2 1. Liver Need to maintain 4-6 millimoles/L of sugar in blood Organs involved:Pancreas / adrenal glands (hormones)Liver1. LiverLiver is connected via hepatic portal vein to:StomachSpleenPancreasIntestines
3 Liver (cont.) Liver has 4 functions for glucose: Removed by liver for energy in LiverRemoved by liver or muscles & converted to glycogen (for storage)Circulated in blood to be available for body cells to use (as energy)Excess is converted into fat (long-term storage)Body stores approx 500g glycogen (100g in liver, remainder in muscles)Glycogenesis: glucose glycogen (influenced by insulin – from pancreas)Glycogenolysis: glycogen glucose (influenced by glucagon – from pancreas)Glycogen in Liver: enough reserves for 6hrs, after that need to start converting fat
4 2. Pancreas Islets of Langerhans: Alpha cells: glucagon Beta Cells: insulinInsulin: (decrease blood sugar) from Beta cellsAccelerates transport of glucose from blood to cellsAccelerates ‘glycogenesis’ (glucose glycogen)Stimulates glucose fat (adipose tissue)Increases protein synthesis in some cellsGlucagon: (increase blood sugar) from Alpha CellsStimulates ‘glycogenolysis’ (glycogen glucose)Stimulates ‘gluconeogensis’ (fat/amino acid sugar molecules)Stimulates protein breakdown
5 3. Adrenal Glands 3 hormones: Cortex: glucocorticoids (eg cortisol) Medulla:adrenalineNoradrenalineGlucocorticoids (increase blood sugar)Stimulated from anterior pituitary (ACTH)Stimulate glycogenolysis (glycogen glucose)Increases rate by which amino acids are removed by cells & transported to liver for gluconeogenesis (fat/amino acids glucose)Promotes mobilisation of fatty acids from adipose to allow fat glucose
6 Adrenal Glands (cont.)Adrenalin / Noradrenaline: (increase blood sugar)Stimulates glycogen (in muscle cells) lactic acid glucose (in liver)Stimulates glycogenolysis*Note:glucagon’s target organ is the liverAdrenaline/noradrenaline’s target organ is the liver and the muscles.
9 Control of BreathingDiaphragm & intercostals require stimulation from nerves to contract. (unlike heart)Phrenic nerve (a spinal/cervical nerve from neck thorax) diaphragmIntercostal nerve (a spinal/thoracic nerve from neck thorax) Intercostal musclesControlled by respiratory centre in lower medulla2 regions: expiration & inspirationChemoreceptor’s (conc. of chemicals in plasma- specifically CO2, O2 , and H+):Aortic – in aortaCarotid bodies – in carotid (neck) arteryMedulla Oblongata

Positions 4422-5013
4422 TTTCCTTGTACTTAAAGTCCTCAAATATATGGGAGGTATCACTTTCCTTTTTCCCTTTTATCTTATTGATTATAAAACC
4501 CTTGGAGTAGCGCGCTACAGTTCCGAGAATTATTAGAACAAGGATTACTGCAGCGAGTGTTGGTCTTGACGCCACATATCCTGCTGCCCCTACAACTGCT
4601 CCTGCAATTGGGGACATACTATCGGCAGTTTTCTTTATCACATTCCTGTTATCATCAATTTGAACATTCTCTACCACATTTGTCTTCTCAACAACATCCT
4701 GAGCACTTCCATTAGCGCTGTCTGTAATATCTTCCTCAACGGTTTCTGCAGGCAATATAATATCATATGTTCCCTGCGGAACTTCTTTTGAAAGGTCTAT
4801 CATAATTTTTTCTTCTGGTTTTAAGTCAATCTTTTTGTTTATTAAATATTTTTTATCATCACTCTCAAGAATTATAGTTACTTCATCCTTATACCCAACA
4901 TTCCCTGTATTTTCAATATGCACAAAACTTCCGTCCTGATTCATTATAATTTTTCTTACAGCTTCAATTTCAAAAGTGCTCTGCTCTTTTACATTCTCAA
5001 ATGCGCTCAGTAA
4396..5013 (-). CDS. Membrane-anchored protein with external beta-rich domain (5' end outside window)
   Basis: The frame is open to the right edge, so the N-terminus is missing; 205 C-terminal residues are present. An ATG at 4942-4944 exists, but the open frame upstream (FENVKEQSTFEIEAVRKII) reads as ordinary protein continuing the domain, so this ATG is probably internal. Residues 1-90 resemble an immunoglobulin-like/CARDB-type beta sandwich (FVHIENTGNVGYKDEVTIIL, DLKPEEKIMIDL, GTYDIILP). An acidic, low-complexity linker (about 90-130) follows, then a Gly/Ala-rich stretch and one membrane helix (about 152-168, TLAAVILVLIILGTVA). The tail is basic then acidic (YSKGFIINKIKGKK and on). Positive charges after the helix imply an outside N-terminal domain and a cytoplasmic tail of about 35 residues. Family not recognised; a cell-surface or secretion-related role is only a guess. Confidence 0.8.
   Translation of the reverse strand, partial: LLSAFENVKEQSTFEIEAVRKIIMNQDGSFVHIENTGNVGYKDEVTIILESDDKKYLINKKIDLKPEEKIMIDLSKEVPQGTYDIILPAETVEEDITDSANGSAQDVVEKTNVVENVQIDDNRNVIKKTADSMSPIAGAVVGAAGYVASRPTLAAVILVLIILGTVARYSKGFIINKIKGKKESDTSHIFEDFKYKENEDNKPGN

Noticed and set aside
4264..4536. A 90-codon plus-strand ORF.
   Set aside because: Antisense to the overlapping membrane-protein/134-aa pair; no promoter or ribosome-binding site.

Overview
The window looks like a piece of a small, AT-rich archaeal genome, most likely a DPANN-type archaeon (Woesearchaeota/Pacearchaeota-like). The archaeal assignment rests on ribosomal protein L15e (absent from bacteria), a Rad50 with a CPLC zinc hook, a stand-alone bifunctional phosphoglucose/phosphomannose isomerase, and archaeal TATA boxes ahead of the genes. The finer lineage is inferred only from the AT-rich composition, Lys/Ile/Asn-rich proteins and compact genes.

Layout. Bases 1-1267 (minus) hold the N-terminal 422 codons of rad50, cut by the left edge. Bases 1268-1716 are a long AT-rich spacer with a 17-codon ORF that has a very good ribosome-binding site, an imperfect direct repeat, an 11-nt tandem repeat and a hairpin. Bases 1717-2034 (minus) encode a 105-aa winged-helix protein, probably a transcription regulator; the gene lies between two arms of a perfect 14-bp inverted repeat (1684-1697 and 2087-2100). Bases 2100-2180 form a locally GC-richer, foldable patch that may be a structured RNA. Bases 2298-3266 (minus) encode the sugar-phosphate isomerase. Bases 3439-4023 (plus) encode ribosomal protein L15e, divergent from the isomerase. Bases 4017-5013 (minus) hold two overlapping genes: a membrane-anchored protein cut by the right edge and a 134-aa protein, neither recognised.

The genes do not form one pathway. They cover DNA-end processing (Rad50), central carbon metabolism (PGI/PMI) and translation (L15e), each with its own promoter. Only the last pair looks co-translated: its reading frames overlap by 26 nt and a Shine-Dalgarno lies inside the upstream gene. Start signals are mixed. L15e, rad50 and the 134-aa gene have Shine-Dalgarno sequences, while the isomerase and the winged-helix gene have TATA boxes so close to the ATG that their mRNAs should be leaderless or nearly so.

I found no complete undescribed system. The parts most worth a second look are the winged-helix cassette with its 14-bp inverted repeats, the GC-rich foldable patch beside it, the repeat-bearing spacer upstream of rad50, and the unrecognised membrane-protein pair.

10 Conc .of O2:Receptors in Medulla, Carotid, and aortic bodies.only a large change will have an effectConc. of CO2:small change results in a large response but chemoreceptors are only located in medulla (70-80% of breathing rate changes are a consequence of CO2 change detection)Takes several minutes for response
11 Conc. of H+:CO2 + H2O H2CO3 H+ + HCO3-As H+ increase, pH decreases, Aortic & Carotid bodies are stimulatedFaster response but not as sensitive as CO2Stretch Receptors:Stimulated when lungs inflateSend impulses to inspiratory neurons in Resp. Centre of Medulla & inspiration ceases, expiration beginsNot very sensitive, only a protective mech. to prevent overstretching
12 Voluntary Control of Breathing Connectors from Cerebral Cortex to descending tracts in spinal cordProtective device stops us inhaling water, irritating gases etc.Hyperventilation: Rapid deep breathing, Increases O2, decreased CO2Dangerous as if done before swimming as: Can hold breath longer but not because of abundance of O2, but lack of CO2Exercise and Breathing rate:Depth & rate must increaseHeavy exercise can cause 10 – 20x more ventilationDue to fluctuations in O2, CO2 & H+ conc.
14 Cardiac OutputHeart rate: number of times heart beats/minStroke volume: vol of blood forced from a ventricle/contractionCardiac Output: vol of blood leaving ventricle / minCardiac Output = Stroke vol x Heart rateVenus return: return of blood to heartBlood Pressure: Pressure of blood on vessel wallsInfluenced by: cardiac output & diameter of blood vessels
16 Regulation of heart rate Specialised cells which initiate impulse in heart:Sinoatria node (SA node) – in right atriumCauses both atria to contractCan be influenced by sympathetic (noradrenaline) and parasympathetic NS (acetylcholine)Atrioventricular node (AV node) -in septum between two atria (near AV valves)After being stimulated by Av node, conducting fibres from Av node pass impulse to both ventriclesMay be stimulated by sympathetic NS (noradrenaline)
17 Regulation of heart rate (cont.) Heart can be influenced by brain/CNS (Cardiovascular Regulating Centre) in Medulla Oblongata to SA node or AV nodeDetected by pressoreceptors: (baroreceptors) detect blood pressure
19 Factors influencing stroke Volume Length of diastole: period of relaxation between contractions. (time to fill up)Venus return: contraction of the muscle fibres of the heart is more forceful when fibres are stretched (elasticity) influenced by activity of skeletal muscles, respiratory movements, tone of vein walls, reduced friction in vesselsAutonomic nervous systemOther factors:Age: Highest at birth, slows down towards old age Ave (70-80 bmp)Sex: females fasterEmotional state: strong emotions (anger, fear, anxiety) increase & depression, grief decrease.
21 Blood FlowAmount of blood flowing through an organ or vessel (mL/min)Determined by:Cardiac outputDiameter of arterioles. Determined by:CNSHormones (adrenaline – vasodilator in muscle, vasoconstrictor everywhere else)CO2, lactic acid: Vasodilator, O2: Vasoconstrictore.g ExerciseOutput of heart may rise from 5L/min to 30L/min